GODS OF EGYPT – Review by Susan Granger

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One character verbalizes the dilemma of trying to evaluate this sword ‘n’ sandals fantasy, saying something like, “If I even attempted to explain it, your brain would liquefy and run out of your ears.” But here goes… Read on…

Harking back to classic mythology, Osiris (Bryan Brown) decides to pass the Egyptian throne to his son Horus (Nikolaj Coster-Waldau), which infuriates his villainous brother Set (Gerard Butler), who kills Osiris, blinds Horus and plunges the once-peaceful kingdom into chaos and conflict.

Along comes a mortal lad, a thief named Bek (Brenton Thwaits), who not only retrieves Horus’ blue eyeballs but joins with Horus to reclaim the country with the help of the bewitching Goddess of Love, Hathor (Elodie Yung); the campy God of Knowledge, Thoth (Chadwick Boseman); and the Almighty Ra (Geoffrey Rush), who rides on his celestial chariot through the glowing sky, shooting solar beams at a serpentine creature representing chaos.

Bek’s wants to be reunited with his lover Zaya (Courtney Eaton), who worked for Set’s obelisk architect Urshu (Rufus Sewall) until he killed her, dispatching her to the underworld of jackal-headed Anubis, where, hopefully, she can be rescued before paying Set’s new afterlife toll tax. (I kid you not!)

Idiotically written by Matt Sazama and Burk Sharpless (collaborators on “Dracula Untold”) and unsteadily directed by Alex Proyas (“Dark City,” “The Crow,” “Knowing,” “I, Robot”), it’s vulgar and inane to the extreme, filled with cheesy special effects as the huge gods, who bleed gold, and inexplicably shape-shift into different creatures.

Although Alex Proyas was born in Egypt to Greek parents, no Egyptian actors were cast, even as ‘extras,’ since filming occurred in the Australian desert, not the Sahara. Disregarding any attempt at diversity, the cast is primarily Caucasian.

On the Granger Movie Gauge of 1 to 10, “Gods of Egypt” is a demented 2, a total waste of time and talent – from start to finish.

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Susan Granger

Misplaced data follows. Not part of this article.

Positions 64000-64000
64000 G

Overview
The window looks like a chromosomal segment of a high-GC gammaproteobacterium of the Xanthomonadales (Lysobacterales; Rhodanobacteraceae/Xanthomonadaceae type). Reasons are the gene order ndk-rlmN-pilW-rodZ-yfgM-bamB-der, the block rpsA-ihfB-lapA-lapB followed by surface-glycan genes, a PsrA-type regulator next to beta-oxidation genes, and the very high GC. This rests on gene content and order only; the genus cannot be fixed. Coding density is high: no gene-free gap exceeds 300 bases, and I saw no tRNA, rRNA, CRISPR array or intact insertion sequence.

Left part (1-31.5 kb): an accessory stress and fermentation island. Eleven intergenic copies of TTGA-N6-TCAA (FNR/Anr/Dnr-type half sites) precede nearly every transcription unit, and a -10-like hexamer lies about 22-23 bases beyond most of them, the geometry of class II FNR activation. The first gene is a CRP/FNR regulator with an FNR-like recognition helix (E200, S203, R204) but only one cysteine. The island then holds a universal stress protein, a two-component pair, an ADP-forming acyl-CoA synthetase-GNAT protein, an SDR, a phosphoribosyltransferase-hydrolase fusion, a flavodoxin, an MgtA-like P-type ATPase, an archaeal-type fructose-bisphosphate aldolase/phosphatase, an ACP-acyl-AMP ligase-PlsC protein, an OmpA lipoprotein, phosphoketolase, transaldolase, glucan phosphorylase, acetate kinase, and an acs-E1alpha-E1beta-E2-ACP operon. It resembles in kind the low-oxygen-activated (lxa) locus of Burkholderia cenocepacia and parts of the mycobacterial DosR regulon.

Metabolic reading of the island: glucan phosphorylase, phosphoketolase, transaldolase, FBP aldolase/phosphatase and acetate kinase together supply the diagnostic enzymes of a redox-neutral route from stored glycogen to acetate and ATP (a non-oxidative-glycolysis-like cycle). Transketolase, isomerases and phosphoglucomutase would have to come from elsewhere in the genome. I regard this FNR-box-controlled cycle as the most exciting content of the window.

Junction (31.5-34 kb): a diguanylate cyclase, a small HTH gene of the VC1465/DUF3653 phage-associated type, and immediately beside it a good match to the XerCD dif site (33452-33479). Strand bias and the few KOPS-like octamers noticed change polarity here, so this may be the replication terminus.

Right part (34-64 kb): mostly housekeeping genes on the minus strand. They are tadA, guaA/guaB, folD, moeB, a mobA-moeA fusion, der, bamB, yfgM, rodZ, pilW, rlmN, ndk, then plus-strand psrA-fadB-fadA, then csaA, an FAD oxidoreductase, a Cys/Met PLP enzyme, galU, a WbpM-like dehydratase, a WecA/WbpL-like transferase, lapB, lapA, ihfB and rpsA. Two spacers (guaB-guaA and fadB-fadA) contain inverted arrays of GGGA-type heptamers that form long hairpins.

Susan Granger

Susan Granger is a product of Hollywood. Her natural father, S. Sylvan Simon, was a director and producer at R.K.O., M.G.M. and Columbia Pictures; her adoptive father, Armand Deutsch, produced movies at M.G.M. As a child, Susan appeared in movies with Abbott & Costello, Red Skelton, Lucille Ball, Margaret O'Brien and Lassie. She attended Mills College in California, studying journalism with Pierre Salinger, and graduated from the University of Pennsylvania, Phi Beta Kappa, with highest honors in journalism. During her adult life, Susan has been on radio and television as an anchorwoman and movie/drama critic. Her newspaper reviews have been syndicated around the world, and she has appeared on American Movie Classics cable television. In addition, her celebrity interviews and articles have been published in REDBOOK, PLAYBOY, FAMILY CIRCLE, COSMOPOLITAN, WORKING WOMAN and THE NEW YORK TIMES, as well as in PARIS MATCH, ELLE, HELLO, CARIBBEAN WORLD, ISLAND LIFE, MACO DESTINATIONS, NEWS LIMITED NEWSPAPERS (Australia), UK DAILY MAIL, UK SUNDAY MIRROR, DS (France), LA REPUBBLICA (Italy), BUNTE (Germany), VIP TRAVELLER (Krisworld) and many other international publications through SSG Syndicate. Susan also lectures on the "Magic and Mythology of Hollywood" and "Don't Take It Personally: Conquering Criticism and other Survival Skills," originally published on tape by Dove Audio.